Insurance Premiums

Vehicle upgrades affect your upfront costs, but they also impact your insurance rates and premiums. This is for a few reasons. For starters, insurance companies determine your rates based on the value of your car. A more expensive car will likely come with more expensive insurance premiums.  This is because expensive cars are more expensive to repair or replace.  Insurers also base rates based on how often other drivers have filed claims for a particular make and model.  So, if you upgrade to a convertible or sport body style, your insurance rates will likely be higher than a standard sedan. Your insurance company finds these cars riskier because people tend to drive them more aggressively.  Ultimately, there tend to be more insurance claims filed for the sportier models. You can lower your insurance premiums by instead opting for vehicles a bit less flashy or with better safety features.  

So, the make and model of a vehicle influence your premiums when buying car insurance. Therefore, be sure to provide the entire model when requesting an insurance quote.  This should nclude all letters, numbers, trim levels, engine size and even transmission type. You never want to pay insurance on a higher-priced model when you don’t have to.  Here are some related factors that will affect your rates:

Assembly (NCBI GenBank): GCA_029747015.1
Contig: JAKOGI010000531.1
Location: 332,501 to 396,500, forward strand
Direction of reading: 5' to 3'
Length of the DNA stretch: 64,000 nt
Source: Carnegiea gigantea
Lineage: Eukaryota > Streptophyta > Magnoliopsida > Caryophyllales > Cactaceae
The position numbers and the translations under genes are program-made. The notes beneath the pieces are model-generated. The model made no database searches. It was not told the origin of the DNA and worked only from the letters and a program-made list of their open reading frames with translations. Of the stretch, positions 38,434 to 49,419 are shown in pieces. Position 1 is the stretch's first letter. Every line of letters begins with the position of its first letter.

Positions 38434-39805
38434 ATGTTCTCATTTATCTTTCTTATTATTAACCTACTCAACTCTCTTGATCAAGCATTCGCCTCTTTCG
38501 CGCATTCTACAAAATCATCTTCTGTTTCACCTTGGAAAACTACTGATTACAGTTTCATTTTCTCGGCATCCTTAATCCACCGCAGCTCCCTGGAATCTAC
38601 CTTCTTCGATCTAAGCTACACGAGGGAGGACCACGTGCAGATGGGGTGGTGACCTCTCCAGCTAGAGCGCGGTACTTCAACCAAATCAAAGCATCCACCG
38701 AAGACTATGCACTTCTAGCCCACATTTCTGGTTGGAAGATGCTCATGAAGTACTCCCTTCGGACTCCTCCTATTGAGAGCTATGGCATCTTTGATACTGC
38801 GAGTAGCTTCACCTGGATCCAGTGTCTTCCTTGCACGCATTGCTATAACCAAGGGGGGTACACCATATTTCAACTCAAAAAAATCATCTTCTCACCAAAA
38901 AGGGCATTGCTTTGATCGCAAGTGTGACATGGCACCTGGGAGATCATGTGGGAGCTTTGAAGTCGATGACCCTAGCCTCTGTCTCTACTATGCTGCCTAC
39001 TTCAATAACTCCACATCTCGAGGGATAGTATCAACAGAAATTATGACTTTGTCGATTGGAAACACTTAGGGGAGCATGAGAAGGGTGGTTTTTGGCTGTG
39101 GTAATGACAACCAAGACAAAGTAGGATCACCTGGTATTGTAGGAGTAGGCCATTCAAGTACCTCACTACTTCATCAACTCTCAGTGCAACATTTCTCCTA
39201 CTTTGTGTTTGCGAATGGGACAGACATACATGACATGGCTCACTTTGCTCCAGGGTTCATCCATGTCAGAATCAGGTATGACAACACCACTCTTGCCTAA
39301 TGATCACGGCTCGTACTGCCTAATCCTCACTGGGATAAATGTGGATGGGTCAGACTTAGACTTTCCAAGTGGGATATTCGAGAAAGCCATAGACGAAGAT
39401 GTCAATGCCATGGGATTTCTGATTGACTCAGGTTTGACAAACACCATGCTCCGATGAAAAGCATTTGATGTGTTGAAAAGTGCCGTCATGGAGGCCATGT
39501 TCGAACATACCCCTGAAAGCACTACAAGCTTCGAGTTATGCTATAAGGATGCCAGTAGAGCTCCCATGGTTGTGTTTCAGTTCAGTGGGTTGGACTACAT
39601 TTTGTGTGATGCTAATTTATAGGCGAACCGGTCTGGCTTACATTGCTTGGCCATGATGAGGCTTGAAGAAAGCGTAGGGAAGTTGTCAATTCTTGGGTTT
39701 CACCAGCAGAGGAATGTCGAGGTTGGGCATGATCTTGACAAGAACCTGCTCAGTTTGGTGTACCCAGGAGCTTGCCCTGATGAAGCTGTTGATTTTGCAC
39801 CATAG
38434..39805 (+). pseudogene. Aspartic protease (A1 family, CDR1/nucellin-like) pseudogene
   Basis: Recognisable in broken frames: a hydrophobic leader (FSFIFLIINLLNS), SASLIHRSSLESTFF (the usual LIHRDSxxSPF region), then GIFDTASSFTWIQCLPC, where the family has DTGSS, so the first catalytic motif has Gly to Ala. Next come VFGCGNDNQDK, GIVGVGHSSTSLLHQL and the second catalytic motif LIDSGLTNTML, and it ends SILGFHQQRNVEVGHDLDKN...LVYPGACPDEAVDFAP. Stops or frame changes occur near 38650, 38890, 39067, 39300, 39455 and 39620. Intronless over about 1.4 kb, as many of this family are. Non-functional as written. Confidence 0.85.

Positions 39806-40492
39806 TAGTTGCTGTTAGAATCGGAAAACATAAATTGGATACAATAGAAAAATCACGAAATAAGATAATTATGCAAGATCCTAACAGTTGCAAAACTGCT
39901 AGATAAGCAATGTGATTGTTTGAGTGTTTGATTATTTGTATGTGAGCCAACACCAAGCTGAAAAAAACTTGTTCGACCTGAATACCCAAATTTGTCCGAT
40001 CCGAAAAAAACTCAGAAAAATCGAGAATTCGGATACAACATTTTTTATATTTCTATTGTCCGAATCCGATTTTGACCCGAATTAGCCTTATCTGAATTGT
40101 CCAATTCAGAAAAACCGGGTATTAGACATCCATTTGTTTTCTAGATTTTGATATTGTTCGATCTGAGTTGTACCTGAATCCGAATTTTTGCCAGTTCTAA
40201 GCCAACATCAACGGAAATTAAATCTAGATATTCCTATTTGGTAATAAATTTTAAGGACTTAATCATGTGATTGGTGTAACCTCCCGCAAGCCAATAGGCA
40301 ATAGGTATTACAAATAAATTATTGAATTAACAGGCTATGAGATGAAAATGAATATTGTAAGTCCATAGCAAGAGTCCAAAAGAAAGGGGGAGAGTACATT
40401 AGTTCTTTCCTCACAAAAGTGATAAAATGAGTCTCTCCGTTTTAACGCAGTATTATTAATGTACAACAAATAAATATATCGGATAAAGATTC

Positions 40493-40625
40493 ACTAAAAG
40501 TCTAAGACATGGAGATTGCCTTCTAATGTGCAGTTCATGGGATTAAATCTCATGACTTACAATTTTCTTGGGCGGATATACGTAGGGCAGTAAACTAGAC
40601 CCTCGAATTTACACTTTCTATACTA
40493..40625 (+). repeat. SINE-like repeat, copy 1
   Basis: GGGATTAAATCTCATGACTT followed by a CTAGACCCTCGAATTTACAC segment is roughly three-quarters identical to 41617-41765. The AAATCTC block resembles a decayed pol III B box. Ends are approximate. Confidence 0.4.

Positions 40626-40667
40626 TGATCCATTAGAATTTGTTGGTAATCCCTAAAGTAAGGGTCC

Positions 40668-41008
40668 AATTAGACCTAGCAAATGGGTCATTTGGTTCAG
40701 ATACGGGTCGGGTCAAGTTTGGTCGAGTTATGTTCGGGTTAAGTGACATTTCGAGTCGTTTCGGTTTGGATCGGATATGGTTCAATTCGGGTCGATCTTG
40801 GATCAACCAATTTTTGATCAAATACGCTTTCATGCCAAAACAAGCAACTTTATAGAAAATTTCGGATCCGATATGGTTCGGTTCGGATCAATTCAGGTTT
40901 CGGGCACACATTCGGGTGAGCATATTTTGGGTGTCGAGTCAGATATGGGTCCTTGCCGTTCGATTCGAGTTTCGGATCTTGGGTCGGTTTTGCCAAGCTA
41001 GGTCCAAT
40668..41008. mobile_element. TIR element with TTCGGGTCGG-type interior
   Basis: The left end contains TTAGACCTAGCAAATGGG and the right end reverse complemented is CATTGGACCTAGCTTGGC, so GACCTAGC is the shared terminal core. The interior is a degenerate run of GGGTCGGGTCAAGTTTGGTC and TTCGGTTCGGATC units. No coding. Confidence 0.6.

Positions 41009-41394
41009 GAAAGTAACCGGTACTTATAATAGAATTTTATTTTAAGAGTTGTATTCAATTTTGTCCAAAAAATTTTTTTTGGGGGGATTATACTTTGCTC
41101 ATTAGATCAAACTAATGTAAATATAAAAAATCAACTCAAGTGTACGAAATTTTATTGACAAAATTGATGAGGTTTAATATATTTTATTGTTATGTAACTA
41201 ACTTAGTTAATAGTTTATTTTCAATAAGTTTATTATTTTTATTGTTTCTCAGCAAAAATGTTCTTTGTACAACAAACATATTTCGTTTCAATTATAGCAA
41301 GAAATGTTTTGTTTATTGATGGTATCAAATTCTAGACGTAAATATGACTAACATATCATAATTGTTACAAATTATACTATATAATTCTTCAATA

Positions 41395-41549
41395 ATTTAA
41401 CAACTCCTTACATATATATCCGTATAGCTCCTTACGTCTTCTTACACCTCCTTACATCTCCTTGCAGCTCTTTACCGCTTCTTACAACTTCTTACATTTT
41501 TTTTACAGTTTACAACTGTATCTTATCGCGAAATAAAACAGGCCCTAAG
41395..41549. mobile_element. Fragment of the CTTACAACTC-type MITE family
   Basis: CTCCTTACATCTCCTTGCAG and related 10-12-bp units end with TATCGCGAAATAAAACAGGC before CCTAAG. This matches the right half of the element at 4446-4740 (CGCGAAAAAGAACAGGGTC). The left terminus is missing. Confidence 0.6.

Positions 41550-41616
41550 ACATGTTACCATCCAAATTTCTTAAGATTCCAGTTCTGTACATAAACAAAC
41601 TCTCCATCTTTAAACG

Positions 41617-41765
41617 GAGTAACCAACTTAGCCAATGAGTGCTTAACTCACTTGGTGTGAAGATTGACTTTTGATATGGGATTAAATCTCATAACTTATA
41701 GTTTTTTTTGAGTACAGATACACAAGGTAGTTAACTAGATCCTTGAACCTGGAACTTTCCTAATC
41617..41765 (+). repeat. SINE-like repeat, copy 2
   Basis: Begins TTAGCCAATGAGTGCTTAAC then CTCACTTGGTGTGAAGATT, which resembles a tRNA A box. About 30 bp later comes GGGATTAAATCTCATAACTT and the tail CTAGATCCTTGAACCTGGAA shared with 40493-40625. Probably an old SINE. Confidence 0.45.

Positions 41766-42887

Factors that Cause You to Pay More:

  • High Value Make and Model – The make and model has a high value with higher costs for comprehensive and collision coverages.
  • Claims History – How many claims on average are filed for that specific make and model?  More claims mean higher premiums.
  • Safety Features – The vehicle is a sports model and does not contain advanced safety features.

Factors that Cause You to Pay Less:

  • Safety Rating – Vehicle has a high safety rating from the National Highway Traffic Safety Administration
  • Advanced Features – Advanced safety features are equipped on the vehicle
  • Anti-theft Features – The make and model is equipped with a number of anti-theft features

Using the Toyota Camry as an example, the MSRP is more for the Hybrid LE than the LE. However, the Hybrid LE owner pays less for car insurance than the LE owner because the Hybrid LE has more advanced safety and collision prevention features.

Other Factors that Affect your Car Insurance Rates 

Auto insurance companies also take into account many other factors when calculating car insurance rates.  Ultimately, insurance companies want to limit risk.  Before buying a vehicle, it’s a good idea to check how much it will cost to insure. Things that will influence your insurance premiums include:

  • Your Driving Record,
  • ZIP code –  Your ZIP code also plays a large role in your rates. Insurance companies will set higher rates for areas with higher claims.
  • Demographics of the owner
  • Ages and Driving Record of other drivers of the vehicle and family members.